Public relations has changed. That much is apparent based on the CIPR National Conference programme. Not only were traditional PR practitioners on the docket – like Lansons’ Tony Langham – but so too were HR experts, governmental digital pros, researchers and planners, and futurists.
UK-based corporations have, once again, ranked below their European brethren in terms of digital communications. Each year, corporate comms consultancy Comprend examines the corporate websites of the UK’s largest 200 and Europe’s 500 largest companies.
American fast food chain Wendy’s has its social media strategy down pat. It takes a personable, funny and somewhat antagonistic approach to its tone of voice. It gets involved in cultural events, talks to celebrities and normal people alike and positions the brand as a challenger in its industry.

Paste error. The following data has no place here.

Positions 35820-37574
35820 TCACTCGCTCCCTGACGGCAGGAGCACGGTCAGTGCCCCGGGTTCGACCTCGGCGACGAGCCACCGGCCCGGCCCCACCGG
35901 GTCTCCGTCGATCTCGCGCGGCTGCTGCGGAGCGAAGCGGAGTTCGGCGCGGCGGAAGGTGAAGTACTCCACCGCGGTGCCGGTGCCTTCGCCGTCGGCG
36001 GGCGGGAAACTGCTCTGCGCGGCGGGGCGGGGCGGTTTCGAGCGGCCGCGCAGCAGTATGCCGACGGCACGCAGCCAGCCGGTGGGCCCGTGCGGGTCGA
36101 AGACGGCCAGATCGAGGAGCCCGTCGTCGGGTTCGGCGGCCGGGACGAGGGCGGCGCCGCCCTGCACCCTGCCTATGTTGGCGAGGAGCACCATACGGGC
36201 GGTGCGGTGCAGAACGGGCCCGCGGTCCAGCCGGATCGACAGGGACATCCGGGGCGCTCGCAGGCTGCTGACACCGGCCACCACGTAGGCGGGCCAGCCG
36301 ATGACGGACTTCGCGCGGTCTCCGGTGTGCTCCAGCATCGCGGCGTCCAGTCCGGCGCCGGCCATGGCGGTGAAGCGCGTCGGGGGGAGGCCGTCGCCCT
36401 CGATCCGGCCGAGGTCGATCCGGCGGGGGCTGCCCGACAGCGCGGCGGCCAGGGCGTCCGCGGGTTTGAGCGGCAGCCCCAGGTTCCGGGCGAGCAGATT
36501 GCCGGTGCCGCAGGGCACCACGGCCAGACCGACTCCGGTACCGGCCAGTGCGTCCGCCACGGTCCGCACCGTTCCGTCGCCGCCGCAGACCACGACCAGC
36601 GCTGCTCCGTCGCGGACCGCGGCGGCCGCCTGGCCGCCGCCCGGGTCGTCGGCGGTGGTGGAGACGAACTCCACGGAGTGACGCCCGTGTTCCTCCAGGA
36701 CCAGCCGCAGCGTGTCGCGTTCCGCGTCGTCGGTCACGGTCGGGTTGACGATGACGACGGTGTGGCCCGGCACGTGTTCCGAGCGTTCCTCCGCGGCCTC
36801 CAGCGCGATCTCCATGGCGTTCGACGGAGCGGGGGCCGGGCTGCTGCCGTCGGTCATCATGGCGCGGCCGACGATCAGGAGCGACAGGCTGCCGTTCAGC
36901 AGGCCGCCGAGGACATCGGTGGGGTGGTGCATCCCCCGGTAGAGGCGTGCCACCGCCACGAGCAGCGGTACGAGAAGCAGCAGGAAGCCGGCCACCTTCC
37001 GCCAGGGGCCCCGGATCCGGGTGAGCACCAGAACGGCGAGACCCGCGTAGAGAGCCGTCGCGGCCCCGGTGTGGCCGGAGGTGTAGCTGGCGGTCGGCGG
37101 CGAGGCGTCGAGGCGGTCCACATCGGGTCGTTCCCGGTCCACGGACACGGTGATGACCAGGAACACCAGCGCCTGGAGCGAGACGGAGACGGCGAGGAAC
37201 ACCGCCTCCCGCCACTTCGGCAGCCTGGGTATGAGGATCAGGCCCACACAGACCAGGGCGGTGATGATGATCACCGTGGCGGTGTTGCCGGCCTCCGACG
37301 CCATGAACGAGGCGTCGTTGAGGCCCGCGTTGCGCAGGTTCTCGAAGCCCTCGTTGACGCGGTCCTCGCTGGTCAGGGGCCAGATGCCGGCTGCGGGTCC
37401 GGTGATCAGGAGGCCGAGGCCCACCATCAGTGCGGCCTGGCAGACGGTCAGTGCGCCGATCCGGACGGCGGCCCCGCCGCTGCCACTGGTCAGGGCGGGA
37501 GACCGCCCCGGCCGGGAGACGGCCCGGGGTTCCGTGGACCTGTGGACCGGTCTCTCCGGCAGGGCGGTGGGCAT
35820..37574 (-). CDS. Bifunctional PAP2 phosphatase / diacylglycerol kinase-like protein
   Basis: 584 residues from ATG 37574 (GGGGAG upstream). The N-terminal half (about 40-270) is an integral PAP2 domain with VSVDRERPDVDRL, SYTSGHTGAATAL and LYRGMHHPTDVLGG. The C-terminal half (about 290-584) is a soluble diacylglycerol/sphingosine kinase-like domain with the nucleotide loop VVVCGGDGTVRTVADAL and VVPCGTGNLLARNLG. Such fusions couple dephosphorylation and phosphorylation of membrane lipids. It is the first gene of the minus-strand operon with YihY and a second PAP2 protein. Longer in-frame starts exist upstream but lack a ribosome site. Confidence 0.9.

This may prove to be a seminal year for annual reporting professionals. With the implementation of the European Single Electronic Format (ESEF), reporting is becoming more digital-first and focusing more on the needs of the investor and analyst. Communications professionals gathered at a conference in London on Friday to discuss the challenge this – and other changes – pose to the annual report.
Seven is an auspicious number. Lucky for many, it also features heavily in scripture, Harry Potter and astronomy, to name just a few. In the UK PR industry, it now plays a role in a key shift between the two major professional bodies representing communicators in the UK, the PRCA and CIPR.